No in "Robots and Empire" Asimov tied the Robot series with his Empire series and we found that the Zeroth law had forced the robots to hide, remove themselves from humanity's notice and control humanity from the shadows to help humans become a better version of themselves. Obviously we don't have and ESI's doing this for us now. But, even that thought is a bit scary, if they were working behind the scenes, how would we be sure they were benevolent?
I have never worried too much about this as I have believed that ESI was not obtainable in the near future, as binary computing is so different than the way the human synapse works, I doubt it could ever simulate a real thought process. To start with binary is, well binary, 0=off 1=on. Human synapse has 0=off, 1SM=on small molecule neurotransmitter, 2N=on Neuropeptide, 3O=on other small molecule transmitters. It would take a minimum of two, but realistically three bits of binary to even image one synapse, But with the idea that it is really not just on/off in the synapse, there is an analog component to the amount of chemical, it is not just on or off. And that in reality in each classification of neurotransmitter, there are dozens of different chemicals that may cause the transmission to be different, in reality it would take a vast, unattainable number of binary connections to actually recreate the process of even one synapse. And we have around 450 trillion synapse in the human brain.
Now in comes quantum computing and we find that there is a level of gray area in the on/off state of a Qbit, a perceived analog component. Whoa, have we made the step. Do I have to worry about this again? So I did a little research and math. Not saying it is a 100% but I think it is close enough to move forward. So going back and giving the benefit to the doubt, and saying the gray area might compensate for the analog and multiple chemicals of the synapse, and that 2 Qbits may simulate the 4 base states of the synapse, what is the potential for producing a Quantum computer that would have the power to simulate the brain? Well, with current technology they have designed a Quantum computer the size if a foot ball stadium that would have 2 billion Qbits, with a processing speed that is almost unfathomable. Of course the have not built it yet. So it would be like a brain with 1 billion synapses. Brain power between a bumble bee and a coackroach. That's a really big cockroach.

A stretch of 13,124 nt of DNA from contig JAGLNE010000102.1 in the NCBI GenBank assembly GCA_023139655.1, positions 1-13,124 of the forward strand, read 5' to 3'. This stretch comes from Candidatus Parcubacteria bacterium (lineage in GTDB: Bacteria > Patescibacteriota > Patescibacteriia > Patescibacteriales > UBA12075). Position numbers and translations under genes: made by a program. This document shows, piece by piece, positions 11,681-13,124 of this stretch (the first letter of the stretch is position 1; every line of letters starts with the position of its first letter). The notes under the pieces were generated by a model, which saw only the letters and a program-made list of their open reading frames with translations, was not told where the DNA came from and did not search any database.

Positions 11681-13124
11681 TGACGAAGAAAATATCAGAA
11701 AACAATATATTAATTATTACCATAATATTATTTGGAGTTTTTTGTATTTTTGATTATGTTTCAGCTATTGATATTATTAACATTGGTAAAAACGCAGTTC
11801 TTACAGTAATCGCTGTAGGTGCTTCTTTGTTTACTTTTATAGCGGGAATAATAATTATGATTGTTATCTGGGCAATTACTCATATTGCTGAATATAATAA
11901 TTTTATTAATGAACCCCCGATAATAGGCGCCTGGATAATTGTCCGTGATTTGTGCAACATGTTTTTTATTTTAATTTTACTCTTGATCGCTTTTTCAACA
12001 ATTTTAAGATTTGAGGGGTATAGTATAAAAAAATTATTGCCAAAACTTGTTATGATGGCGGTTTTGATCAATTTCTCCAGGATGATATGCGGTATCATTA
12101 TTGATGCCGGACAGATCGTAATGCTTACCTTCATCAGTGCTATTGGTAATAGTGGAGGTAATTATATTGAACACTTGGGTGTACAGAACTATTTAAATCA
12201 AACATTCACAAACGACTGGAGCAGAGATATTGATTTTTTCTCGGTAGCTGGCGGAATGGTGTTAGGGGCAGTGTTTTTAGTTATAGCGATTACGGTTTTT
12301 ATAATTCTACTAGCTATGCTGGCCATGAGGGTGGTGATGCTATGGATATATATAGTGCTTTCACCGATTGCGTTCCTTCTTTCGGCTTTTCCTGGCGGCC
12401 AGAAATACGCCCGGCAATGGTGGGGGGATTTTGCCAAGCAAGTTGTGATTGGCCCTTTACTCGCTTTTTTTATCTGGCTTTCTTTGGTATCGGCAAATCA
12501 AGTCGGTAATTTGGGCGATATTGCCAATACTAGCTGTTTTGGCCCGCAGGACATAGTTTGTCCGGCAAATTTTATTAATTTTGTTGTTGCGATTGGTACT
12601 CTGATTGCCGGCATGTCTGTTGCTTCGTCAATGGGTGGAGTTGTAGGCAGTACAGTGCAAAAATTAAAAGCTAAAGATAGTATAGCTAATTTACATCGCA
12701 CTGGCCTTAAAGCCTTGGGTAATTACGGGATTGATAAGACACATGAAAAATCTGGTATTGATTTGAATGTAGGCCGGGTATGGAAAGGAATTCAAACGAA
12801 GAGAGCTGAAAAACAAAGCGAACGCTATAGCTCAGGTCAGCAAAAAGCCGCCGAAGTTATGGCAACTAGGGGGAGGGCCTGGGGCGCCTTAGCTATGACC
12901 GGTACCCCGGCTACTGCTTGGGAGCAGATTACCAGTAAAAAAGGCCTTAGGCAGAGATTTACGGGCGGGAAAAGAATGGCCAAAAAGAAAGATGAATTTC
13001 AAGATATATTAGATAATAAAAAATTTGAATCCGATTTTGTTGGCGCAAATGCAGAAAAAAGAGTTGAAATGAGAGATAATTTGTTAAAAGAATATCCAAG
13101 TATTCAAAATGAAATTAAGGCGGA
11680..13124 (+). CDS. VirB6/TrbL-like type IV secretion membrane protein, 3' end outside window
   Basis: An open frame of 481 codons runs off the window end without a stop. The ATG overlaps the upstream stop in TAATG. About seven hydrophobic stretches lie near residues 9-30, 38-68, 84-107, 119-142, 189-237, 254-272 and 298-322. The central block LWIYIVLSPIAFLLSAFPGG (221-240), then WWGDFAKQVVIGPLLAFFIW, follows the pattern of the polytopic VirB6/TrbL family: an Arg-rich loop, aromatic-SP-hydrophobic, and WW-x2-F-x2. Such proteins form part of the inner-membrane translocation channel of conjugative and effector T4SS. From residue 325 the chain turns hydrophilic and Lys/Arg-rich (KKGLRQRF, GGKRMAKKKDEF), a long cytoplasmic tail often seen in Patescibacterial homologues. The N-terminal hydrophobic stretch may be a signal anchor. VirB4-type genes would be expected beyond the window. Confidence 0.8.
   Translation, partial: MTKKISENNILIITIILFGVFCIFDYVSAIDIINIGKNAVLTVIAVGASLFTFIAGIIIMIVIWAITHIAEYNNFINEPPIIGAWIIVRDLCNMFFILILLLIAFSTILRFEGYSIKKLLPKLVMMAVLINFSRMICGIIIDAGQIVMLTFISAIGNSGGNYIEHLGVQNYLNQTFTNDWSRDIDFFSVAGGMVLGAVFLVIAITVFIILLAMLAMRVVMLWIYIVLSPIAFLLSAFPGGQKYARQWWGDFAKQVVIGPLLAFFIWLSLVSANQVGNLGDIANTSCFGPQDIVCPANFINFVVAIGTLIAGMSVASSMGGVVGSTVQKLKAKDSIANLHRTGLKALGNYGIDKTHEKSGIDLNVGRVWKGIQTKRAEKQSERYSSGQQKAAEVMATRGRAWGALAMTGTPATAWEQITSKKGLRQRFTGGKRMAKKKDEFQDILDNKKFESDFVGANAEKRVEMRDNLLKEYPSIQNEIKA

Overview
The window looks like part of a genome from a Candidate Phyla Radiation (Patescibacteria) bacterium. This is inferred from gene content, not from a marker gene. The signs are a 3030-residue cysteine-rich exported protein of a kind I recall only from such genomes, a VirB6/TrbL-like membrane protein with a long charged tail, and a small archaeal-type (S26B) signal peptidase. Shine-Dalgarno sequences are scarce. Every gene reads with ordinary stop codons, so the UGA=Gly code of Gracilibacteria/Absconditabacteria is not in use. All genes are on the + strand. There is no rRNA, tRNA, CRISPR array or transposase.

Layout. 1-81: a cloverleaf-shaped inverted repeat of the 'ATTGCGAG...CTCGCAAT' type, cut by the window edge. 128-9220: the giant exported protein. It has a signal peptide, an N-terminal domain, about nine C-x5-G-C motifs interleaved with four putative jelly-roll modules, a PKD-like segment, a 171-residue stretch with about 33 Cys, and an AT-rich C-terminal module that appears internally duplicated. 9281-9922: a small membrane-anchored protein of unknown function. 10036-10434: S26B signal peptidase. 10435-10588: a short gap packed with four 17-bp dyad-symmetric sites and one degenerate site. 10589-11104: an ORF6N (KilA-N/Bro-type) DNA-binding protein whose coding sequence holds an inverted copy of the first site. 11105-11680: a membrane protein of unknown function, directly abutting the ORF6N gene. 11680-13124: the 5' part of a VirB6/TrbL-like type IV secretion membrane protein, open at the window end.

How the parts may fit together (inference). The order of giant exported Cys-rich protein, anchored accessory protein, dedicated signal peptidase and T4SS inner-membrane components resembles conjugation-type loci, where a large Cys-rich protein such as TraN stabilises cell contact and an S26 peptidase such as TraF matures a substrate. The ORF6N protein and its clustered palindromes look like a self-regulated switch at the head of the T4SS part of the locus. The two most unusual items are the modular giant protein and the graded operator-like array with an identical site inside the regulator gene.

With the human brain having 450 trillion synapses, and with the other theory (which I don't know enough to elaborate on) that thoughts are not created in the synapses, only transmitted there, for now I think I will go back to not worrying. Things could change, but for now it seems to me, the odds are we will destroy ourselves, the planet, get hit by a meteor, or be invaded by aliens before we actually develop ESI. Certainly, with a little luck, I should at least be able to produce 10 or 15 volumes in the Mind Candy Series before the ESI take over.
So I will say, good by Data, as much as I love you, you're not realistic.